Stunning Visceral Dance Chicago “Fall Engagement” @ Harris Theater
Dance Review by Rebecca Curl, October 2, 2016
4 out of 4 stars
Atlas by Nick Pupillo. Photo by: Leni Manaa-Hoppenworth
Back for their Fall engagement at Harris Theater, Visceral Dance Chicago has once again brought their immense talent and endless creativity to the Chicago arts community. By weaving innovative movement with conceptually bold subject matter, founder and Artistic Director Nick Pupillo and his company have opened a door for dance to further reflect the human condition and what it truly means to be alive.
Visceral Dance Chicago continues to pour their heart and soul into each performance, making their passion and energy contagious. Their art expresses more through movement than many can do through the use of language and such talent is a truly beautiful sight. It is not every day that one is able to witness artists exploring and expressing their passions with as much joy and vitality as the members of Visceral Dance Chicago.
Their Fall Engagement included two world premieres: Atlas by Artistic Director Nick Pupillo and tethered by LA-based choreographer Erica Sobol, along with audience favorite Ruff Celts by Marguerite Donlon and Pupillo’s electric piece, Vital. Atlas, set to music by The Turin String Quartet, explores the notion that we are all faced with an array of expectations to meet throughout our lives and that though these expectations may often seem to be nothing more than a burden, there is so much beauty to be found in our own passionate struggle to obtain all that we need and desire. Though “the weight of the heavens [are often felt] upon one’s shoulders,” we are reminded through Pupillo’s work that there is a certain elegance and grace that stems from pursuing and standing for our beliefs. Without struggle and often burdening responsibilities, there is no life, and as Pupillo demonstrates through Atlas, these struggles and burdens are all a part of our journey. At the end of the day, they are what make us truly alive.
Adding to the overall beauty of Atlas was Nathan Tomlinson’s lighting design. Tomlinson’s ability to light the artists’ bodies is extraordinary. Each and every angle is executed perfectly, bathing the stage and its dancers in the most phenomenal light. Tomlinson’s attention to shadows is particularly striking during this piece, as his lighting works to guide audience members on their journey towards understanding the often difficult, yet beautiful world we call ours.
Erica Sobol’s tethered was a visual explosion of color, light, and movement as audience members watched the emotional rise and fall of the artists. Maggie Jarecki’s costume designs are the first aspect of Sobol’s piece to strike your attention as the curtain goes up; each artist stands in front of a tall floral wall in a costume made of the same pattern and fabric. Instantly, one is struck with the idea that some force is indeed tethering these artists to these walls; whether or not they wish to be a part of the walls, they are one with them. One must look closely at them to even identify the artists at all, which speaks to the manner in which we can often become lost in our own pain and suffering as we try to navigate the complicated journey of our lives. Sobol shows us through both fluid and highly expressive movements that life is a constant battle to overcome that which holds us back. She expresses our inherent vulnerability as we do our best to explore our surroundings without risking too much; tethered portrays the complex web that is the human condition and allows audience members to delve into raw, unbridled pain and emotion.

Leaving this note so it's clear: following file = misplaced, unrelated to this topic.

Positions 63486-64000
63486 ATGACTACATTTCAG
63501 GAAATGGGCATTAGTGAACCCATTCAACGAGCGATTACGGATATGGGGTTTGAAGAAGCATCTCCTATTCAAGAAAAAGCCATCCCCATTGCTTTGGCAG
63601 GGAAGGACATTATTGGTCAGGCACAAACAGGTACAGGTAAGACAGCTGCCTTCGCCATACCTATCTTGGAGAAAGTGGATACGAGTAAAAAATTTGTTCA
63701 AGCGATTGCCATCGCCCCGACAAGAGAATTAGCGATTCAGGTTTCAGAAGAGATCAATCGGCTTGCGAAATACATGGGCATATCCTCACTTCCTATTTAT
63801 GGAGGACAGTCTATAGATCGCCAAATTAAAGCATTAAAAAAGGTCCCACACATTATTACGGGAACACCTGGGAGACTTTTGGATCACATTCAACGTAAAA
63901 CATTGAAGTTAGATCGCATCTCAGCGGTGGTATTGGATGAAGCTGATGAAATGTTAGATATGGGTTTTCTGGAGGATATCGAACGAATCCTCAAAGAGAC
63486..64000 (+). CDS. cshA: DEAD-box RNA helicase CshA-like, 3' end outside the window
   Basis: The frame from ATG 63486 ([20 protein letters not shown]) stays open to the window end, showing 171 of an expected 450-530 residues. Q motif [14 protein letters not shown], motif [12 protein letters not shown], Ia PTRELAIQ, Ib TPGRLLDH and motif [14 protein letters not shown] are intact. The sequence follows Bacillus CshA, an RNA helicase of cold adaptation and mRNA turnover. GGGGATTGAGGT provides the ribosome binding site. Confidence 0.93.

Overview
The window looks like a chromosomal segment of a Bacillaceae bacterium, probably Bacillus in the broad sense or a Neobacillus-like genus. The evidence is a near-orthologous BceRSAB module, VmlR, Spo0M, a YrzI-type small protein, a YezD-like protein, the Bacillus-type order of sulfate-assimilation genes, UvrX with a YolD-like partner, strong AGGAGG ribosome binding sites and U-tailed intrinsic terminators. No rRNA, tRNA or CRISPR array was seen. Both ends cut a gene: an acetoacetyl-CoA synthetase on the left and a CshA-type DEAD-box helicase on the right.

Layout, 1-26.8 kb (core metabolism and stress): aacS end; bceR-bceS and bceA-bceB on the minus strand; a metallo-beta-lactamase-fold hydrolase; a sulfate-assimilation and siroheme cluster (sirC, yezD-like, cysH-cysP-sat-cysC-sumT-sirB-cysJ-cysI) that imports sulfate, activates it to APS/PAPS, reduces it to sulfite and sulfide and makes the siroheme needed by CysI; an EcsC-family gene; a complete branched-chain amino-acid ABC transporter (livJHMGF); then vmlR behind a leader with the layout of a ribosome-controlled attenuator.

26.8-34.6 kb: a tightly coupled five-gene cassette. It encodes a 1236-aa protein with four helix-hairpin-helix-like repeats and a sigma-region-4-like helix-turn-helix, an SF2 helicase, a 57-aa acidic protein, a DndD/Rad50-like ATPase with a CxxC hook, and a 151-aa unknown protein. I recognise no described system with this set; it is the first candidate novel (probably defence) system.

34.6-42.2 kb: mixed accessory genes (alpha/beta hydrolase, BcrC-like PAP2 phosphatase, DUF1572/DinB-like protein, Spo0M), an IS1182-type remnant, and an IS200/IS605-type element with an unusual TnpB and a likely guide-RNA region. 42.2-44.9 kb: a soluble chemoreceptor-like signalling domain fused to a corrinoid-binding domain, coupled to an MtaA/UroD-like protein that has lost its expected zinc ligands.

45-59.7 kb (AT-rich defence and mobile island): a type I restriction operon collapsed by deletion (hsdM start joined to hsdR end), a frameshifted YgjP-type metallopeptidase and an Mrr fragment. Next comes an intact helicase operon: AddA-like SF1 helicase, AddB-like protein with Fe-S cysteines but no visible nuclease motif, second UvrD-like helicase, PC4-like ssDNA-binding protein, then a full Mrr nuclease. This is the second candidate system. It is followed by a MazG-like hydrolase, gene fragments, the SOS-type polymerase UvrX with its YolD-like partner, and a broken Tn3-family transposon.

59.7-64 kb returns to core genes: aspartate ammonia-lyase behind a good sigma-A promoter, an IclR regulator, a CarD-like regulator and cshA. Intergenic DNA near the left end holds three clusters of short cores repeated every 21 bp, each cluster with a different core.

Marguerite Donlon’s Ruff Celts continues to be one of the company’s most vivacious and high-impact pieces as it showcases not only the tremendous talent of the artists, but also their quirky and unique personalities. Donlon’s utilization of a mixed score of contemporary Irish and German composers adds an edgy flair to her dynamic piece. Her choice to place the artists in traditional neck ruffs and kilts creates a unique juxtaposition that helps illustrate the collision of different worlds meeting in one place. A piece inspired by the personalities of the dancers themselves, Donlon’s Ruff Celts brings a light-hearted and strong-spirited air to the stage.
Concluding the program was Artistic Director Nick Pupillo’s Vital. With the help of percussionist Peter Ferry, Pupillo fills the stage with undeniable energy as he takes his dancers on an exploration of our inherent need for action and vitality. Through raw, dynamic movements and intense percussion, the artists forge their own paths as they embark on their journey of self-discovery through risk and fearless creation. Marguerite Donlon’s installation brings its own energy to the stage as it acts as a sort of conductor of vivacity, as well as a reminder of the limitless nature of the paths we choose to embark upon in life. Pupillo teaches his audiences through Vital that in order to flourish, we must be willing to open ourselves up to the possibilities before us, no matter the fear that lies before them.
As Visceral Dance Chicago enters their fourth season, it is clear that their impact on the Chicago arts community has been wildly successful. With each new piece added to their repertoire, Pupillo and his company continue to grow and create in ways that will astonish their audiences. I am certain this remarkable company will be a staple in the Chicago arts scene for years to come.
For more information on Visceral Dance Chicago and their upcoming performances and classes, please visit the company’s website: www.visceraldance.com. Please visit www.theatreinchicago.com for more information on the Chicago arts community.